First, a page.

In silence there is eloquence. Stop weaving and see how the pattern improves. —
Ashwini Ramaswamy of Ragamala Dance performs “Sacred Earth” at On Being on Loring Park during the Northern Spark festival.
Via Krista Tippett’s 2011 interview with Civil Rights leader Vincent Harding for On Being
A little girl expresses her joy at the beauty of springtime in Kent in 1946.
It’s this kind of play that Dr. Stuart Brown, director of the National Institute of Play says teaches empathy, trust, irony, and problem solving.
(Photo by George Konig/Keystone Features/Getty Images)
I sat beside her bed and saw a stranger and realized I had fallen asleep. While I was asleep, something had happened. The woman I knew who cooked three meals a day, who sewed all my clothes as a young girl and then taught me to sew, who polished hardwood floors on her hands and knees, who served as sacristan at our church — ironing fair linen and polishing chalices — who still put clothes out to dry on a clothesline and ironed sheets, who preserved vegetables from the garden — that woman was gone. In her place was another who had vacant eyes and hands that fell uselessly by her side and were empty of all occupation and all strength and all purpose. The woman I knew as my mother was gone. — Gloria Jean Bubba, from this meditation on the grief and the loss that comes slowly from losing her mother to Alzheimer’s disease.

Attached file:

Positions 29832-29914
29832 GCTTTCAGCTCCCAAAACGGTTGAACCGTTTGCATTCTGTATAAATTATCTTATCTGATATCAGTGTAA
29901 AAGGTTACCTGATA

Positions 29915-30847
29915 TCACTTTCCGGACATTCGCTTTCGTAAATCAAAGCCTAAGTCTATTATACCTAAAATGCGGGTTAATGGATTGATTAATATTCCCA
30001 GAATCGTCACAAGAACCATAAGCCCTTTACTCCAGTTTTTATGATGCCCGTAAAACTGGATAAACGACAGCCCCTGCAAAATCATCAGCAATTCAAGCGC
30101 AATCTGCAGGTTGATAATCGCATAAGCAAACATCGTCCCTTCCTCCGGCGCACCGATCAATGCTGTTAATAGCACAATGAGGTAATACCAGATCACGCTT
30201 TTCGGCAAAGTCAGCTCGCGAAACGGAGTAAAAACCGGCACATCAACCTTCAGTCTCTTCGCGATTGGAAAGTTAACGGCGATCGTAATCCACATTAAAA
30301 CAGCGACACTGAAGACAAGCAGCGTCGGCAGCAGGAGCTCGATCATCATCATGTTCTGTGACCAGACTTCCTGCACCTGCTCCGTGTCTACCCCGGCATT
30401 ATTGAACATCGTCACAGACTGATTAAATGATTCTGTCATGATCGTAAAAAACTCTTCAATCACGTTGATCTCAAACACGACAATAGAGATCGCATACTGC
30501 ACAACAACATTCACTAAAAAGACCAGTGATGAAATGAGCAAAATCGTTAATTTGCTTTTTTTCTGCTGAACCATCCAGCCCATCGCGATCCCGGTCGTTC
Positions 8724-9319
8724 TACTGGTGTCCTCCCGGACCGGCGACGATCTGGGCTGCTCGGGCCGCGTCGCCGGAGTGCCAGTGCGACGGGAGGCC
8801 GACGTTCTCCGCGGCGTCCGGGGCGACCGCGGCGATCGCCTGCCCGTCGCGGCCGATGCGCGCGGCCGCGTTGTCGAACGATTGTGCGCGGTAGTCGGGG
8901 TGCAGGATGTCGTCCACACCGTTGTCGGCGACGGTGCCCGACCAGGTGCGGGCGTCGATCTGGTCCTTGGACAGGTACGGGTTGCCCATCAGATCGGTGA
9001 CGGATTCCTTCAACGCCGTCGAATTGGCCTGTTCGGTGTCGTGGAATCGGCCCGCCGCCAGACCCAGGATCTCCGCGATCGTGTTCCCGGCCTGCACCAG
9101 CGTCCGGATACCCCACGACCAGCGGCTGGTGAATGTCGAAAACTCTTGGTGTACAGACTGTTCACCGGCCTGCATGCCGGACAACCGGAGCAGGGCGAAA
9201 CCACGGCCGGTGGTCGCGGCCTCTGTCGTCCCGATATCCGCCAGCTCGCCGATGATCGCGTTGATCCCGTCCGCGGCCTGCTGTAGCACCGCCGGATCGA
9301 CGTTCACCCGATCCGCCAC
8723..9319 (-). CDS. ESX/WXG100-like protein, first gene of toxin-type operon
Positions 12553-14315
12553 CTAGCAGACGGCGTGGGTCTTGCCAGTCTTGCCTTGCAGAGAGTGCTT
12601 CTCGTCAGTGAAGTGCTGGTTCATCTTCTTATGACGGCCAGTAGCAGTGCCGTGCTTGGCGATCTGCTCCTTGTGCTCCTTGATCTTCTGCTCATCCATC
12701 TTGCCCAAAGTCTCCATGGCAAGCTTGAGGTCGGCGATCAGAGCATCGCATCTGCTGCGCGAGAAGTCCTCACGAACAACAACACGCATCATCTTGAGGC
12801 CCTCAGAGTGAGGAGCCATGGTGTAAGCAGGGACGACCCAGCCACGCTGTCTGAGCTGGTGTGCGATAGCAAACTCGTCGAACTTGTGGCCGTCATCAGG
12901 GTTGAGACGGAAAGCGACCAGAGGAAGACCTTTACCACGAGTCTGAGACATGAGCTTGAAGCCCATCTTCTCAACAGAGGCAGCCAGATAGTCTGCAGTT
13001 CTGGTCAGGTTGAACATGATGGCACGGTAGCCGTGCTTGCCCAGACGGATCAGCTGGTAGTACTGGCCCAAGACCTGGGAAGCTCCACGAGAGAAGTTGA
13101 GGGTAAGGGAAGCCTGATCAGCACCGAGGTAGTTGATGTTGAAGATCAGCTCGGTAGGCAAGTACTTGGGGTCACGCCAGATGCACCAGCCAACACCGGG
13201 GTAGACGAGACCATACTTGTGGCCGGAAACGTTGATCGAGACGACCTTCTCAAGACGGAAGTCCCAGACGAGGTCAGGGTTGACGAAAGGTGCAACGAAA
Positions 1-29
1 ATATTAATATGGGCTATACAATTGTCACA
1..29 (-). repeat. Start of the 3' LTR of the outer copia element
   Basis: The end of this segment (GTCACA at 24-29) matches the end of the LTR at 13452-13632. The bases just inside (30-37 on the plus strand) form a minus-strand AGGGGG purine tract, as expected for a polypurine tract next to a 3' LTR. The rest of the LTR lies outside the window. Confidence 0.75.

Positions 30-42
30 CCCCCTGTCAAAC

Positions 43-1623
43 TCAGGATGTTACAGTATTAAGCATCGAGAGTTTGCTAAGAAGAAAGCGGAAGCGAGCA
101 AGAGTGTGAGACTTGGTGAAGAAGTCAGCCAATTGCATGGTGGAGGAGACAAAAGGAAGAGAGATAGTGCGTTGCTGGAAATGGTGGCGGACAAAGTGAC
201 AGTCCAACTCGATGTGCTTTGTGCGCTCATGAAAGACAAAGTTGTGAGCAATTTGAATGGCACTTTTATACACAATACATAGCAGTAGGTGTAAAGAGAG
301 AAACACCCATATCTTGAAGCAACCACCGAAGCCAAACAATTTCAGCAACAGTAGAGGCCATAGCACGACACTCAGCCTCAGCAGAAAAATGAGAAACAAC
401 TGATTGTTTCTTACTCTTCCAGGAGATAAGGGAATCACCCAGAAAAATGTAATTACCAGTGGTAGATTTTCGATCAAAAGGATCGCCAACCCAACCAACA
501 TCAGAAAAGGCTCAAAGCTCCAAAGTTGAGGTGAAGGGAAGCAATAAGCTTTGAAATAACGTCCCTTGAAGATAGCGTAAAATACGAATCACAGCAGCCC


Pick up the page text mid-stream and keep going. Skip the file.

Being a full human being has a lot to do with suffering. —
BJ Miller, executive director of the Zen Hospice Project at the UCSF Medical Center
A triple amputee, this doctor’s story is one to be read and admired as he brings new approaches to the palliative care field.
Going to be in Minneapolis this Saturday? Stop by On Being on Loring Park and catch this phenomenal performance by Ragamala Dance: “Honoring Tagore: Sacred Earth.” It’s part of the Northern Spark festival and it’s free. If you want a seat, I’d highly recommend that you RSVP.
-Charles Wright, the new U.S. Poet Laureate
We cannot write well or truly but what we write with gusto. The body, the senses must conspire with the spirit — Expression is the act of the whole man. That our speech may be vascular — intellect is powerless to express thought without the aid of the heart and liver and of every member — Often I feel that my head stands out too dry — when it should be immersed. A writer, a man writing is the scribe of all nature — he is the corn and the grass and the atmosphere of writing. — Henry David Thoreau, in a journal entry dated September 2, 1851.
"Learn by heart the forms to be found in nature, so that you can use them like notes in a musical composition. That is what these forms are for. Nature is a marvelous chaos, and it is our job and our duty to bring order into that chaos and — to perfect it. Leave it to others to puzzle over old books on geometry or the problems of higher mathematics. We are going to enjoy the forms we see before our eyes."
— Max Beckmann, “Drei Briefe an Eine Malerin” (1948)
(Photo of a woman looking at Max Beckmann paintings at Hypo-Kunsthalle in Munich by Joerg Koch/Getty Images)
Photo of the Day: Cows in the Afternoon
Photography by Mina Delic (Senta, Serbia and Montenegro); Novi Pazar, Serbia
How can a kid from the prairie resist reblogging this?